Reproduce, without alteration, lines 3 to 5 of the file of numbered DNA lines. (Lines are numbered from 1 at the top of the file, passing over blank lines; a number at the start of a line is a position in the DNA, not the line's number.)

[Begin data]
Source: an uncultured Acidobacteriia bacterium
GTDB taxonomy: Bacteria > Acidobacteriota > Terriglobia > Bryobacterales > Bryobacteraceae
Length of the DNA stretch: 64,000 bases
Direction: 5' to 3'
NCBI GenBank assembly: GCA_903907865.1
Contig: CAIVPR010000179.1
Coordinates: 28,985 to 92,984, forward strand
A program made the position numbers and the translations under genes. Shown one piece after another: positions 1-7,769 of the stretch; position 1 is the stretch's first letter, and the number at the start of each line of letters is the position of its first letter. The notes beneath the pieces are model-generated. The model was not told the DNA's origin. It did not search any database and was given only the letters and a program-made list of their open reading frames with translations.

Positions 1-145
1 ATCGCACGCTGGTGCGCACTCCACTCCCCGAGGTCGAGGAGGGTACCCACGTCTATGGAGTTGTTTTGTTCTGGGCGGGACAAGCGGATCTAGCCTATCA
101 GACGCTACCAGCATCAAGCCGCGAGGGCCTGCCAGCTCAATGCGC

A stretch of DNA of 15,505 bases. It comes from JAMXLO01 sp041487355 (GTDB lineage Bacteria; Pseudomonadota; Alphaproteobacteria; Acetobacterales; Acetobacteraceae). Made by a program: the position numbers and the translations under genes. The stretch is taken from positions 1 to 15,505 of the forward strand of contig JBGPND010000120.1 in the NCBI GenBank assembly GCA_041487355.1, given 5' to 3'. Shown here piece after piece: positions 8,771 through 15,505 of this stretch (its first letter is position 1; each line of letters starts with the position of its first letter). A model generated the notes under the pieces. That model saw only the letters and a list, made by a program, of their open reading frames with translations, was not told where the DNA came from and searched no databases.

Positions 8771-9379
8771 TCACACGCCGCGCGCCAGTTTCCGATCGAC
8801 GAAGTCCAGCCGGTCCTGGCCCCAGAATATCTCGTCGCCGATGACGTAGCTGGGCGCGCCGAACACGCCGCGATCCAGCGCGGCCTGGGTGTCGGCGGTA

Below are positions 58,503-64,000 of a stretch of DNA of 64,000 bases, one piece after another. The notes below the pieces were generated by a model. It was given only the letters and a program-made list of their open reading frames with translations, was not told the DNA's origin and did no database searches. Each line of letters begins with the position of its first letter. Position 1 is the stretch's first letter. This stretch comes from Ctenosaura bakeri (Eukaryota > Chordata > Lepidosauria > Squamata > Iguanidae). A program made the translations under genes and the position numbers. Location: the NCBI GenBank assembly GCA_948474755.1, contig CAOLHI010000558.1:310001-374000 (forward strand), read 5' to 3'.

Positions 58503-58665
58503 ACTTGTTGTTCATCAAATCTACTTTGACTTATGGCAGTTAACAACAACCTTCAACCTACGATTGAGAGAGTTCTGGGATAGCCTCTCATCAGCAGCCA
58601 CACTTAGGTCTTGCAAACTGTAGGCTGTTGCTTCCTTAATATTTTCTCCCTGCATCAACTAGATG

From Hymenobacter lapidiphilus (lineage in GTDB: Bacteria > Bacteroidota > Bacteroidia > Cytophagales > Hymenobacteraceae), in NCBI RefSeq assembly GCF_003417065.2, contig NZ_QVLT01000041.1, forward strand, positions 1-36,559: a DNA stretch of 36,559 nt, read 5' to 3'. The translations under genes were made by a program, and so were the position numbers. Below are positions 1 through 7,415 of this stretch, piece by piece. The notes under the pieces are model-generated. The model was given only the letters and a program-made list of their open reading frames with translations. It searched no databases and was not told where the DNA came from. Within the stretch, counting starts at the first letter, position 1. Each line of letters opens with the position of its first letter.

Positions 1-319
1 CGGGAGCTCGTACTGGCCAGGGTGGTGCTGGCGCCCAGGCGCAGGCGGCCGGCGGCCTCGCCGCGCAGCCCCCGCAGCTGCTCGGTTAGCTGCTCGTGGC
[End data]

Length of the DNA stretch: 64,000 bases
Direction: 5' to 3'
NCBI GenBank assembly: GCA_903907865.1